A murmuration of robots, a huddle of penguins. Swarm behaviour is a sticky problem. Scientists are twisting their brains to come up with self-organising systems. The murmuration of starlings, the behaviour of slime moulds, ants and corals are examples of nature being waaaay ahead of us. Here, Harvard University has created a self-organising system, consisting of 1024 (magic number!) tiny robots. They are a long way away from the sterlings, but there is something really adorable about seeing those little robots getting in line.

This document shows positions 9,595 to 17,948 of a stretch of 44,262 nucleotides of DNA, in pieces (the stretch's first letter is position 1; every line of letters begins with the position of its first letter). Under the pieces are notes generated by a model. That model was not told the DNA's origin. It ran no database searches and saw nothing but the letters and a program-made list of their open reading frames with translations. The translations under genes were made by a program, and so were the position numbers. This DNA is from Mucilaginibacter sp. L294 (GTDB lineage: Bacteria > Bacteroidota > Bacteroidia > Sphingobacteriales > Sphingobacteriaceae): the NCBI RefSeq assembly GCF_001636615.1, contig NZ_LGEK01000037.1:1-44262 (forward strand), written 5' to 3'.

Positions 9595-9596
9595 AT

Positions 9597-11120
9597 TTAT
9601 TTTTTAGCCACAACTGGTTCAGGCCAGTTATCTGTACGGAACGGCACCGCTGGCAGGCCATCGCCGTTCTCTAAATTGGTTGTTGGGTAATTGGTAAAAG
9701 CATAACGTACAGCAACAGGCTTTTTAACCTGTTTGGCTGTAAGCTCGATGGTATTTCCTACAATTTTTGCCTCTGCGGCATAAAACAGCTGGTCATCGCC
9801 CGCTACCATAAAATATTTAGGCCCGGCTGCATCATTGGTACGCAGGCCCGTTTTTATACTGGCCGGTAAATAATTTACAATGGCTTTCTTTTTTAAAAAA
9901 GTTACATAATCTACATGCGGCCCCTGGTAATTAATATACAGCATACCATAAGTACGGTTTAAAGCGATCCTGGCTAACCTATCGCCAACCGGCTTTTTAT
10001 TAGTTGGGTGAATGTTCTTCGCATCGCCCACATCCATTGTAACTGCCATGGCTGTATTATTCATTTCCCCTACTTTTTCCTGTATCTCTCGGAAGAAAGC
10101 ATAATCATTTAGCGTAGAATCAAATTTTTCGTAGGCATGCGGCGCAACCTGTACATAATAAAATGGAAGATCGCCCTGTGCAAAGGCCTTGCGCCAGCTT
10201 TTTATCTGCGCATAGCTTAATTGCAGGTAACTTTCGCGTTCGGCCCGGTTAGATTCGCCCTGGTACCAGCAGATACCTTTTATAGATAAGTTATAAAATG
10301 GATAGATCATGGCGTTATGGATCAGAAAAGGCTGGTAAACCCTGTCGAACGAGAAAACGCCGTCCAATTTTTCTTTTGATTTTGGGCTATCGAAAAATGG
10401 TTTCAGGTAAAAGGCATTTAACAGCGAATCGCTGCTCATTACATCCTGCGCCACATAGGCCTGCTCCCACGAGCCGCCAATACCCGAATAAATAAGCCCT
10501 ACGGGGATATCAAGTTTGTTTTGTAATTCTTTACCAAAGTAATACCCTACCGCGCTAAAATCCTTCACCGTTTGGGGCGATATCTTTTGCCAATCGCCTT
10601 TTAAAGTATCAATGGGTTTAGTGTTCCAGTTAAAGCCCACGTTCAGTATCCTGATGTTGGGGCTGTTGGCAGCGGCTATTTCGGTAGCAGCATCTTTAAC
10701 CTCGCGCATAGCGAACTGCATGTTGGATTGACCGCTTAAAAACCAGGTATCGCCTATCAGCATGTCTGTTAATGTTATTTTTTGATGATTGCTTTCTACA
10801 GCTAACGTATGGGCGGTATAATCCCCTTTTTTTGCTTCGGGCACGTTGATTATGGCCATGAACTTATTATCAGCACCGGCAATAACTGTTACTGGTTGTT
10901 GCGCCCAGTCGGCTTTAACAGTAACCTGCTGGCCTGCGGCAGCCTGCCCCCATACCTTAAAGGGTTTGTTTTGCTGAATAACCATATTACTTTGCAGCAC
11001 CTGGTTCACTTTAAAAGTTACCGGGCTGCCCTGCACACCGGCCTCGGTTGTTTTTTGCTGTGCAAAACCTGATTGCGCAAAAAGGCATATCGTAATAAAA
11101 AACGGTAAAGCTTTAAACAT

Basically, what these robots are doing, is a version of the emperor penguins’ “huddle”: to keep themselves and their chicks warm in the depth of winter, the (male, actually) penguins shuffle and ripple around in a massive pile. It keeps everyone from freezing to death. Besides, it looks adorable:
Murmuration of starlings:
Slime molds will always somehow find the shortest way to food, and can be used to create complex networks such as urban communications. Here is a video of a slime mold describing the Tokyo metro. More information about that project here.
We are smart creatures, but nature usually gets there first, without smarts.
(Featured image slime mold by NobleSavage3, Wikimedia CC)